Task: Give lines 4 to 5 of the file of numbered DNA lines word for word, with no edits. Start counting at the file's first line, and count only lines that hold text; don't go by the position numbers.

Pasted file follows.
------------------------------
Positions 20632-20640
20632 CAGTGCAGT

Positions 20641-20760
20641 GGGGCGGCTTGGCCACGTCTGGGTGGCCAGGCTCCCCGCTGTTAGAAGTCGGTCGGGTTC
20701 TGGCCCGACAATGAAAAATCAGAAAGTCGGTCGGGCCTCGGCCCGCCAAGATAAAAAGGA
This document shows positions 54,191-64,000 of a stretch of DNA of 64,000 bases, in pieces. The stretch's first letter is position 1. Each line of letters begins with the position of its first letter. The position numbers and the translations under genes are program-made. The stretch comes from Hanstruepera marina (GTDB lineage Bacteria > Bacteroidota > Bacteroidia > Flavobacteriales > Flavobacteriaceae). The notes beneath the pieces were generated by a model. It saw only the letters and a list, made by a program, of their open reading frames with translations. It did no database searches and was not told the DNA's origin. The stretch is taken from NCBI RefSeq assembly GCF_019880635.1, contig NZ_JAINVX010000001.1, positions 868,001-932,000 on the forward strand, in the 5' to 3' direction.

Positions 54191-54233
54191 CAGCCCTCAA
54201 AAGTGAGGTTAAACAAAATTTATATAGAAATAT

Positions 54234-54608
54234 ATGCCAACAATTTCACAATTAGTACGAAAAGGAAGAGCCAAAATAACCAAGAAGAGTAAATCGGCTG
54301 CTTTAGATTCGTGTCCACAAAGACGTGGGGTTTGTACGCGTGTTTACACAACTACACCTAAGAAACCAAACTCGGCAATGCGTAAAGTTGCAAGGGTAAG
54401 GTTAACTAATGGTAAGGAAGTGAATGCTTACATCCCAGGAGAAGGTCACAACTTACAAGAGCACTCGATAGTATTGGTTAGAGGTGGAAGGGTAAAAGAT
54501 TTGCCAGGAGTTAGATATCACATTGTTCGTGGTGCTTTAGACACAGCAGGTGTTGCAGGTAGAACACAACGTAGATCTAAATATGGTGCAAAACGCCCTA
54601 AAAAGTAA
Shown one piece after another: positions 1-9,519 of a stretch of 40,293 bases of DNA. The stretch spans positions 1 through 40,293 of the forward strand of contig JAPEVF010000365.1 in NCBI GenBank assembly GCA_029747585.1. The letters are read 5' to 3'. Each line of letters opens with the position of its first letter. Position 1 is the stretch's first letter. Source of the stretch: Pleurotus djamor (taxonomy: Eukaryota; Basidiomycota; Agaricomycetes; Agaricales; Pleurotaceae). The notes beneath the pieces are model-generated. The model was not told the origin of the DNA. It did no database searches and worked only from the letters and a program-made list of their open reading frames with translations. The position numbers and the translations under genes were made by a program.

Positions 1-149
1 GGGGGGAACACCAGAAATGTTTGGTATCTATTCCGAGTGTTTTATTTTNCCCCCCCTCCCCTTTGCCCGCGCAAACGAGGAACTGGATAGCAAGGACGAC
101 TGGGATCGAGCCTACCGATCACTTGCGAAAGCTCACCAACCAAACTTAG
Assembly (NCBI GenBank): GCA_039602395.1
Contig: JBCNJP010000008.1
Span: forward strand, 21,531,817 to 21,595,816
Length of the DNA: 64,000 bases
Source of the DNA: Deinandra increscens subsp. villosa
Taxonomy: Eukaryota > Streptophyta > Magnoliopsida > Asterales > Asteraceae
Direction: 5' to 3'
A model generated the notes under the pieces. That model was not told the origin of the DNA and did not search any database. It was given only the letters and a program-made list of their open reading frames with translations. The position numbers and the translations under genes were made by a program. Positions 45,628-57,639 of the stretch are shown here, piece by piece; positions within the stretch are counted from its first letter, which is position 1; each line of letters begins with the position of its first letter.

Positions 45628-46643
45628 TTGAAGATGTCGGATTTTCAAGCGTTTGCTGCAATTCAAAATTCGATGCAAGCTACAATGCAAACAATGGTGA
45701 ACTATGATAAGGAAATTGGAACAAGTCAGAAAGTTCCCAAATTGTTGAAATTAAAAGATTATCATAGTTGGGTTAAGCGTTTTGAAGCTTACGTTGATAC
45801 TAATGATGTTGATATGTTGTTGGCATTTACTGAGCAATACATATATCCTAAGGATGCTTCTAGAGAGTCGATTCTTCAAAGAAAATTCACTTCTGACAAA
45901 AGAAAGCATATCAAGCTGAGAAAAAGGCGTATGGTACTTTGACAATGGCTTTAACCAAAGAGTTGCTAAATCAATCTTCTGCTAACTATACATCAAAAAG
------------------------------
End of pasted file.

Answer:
20641 GGGGCGGCTTGGCCACGTCTGGGTGGCCAGGCTCCCCGCTGTTAGAAGTCGGTCGGGTTC
20701 TGGCCCGACAATGAAAAATCAGAAAGTCGGTCGGGCCTCGGCCCGCCAAGATAAAAAGGA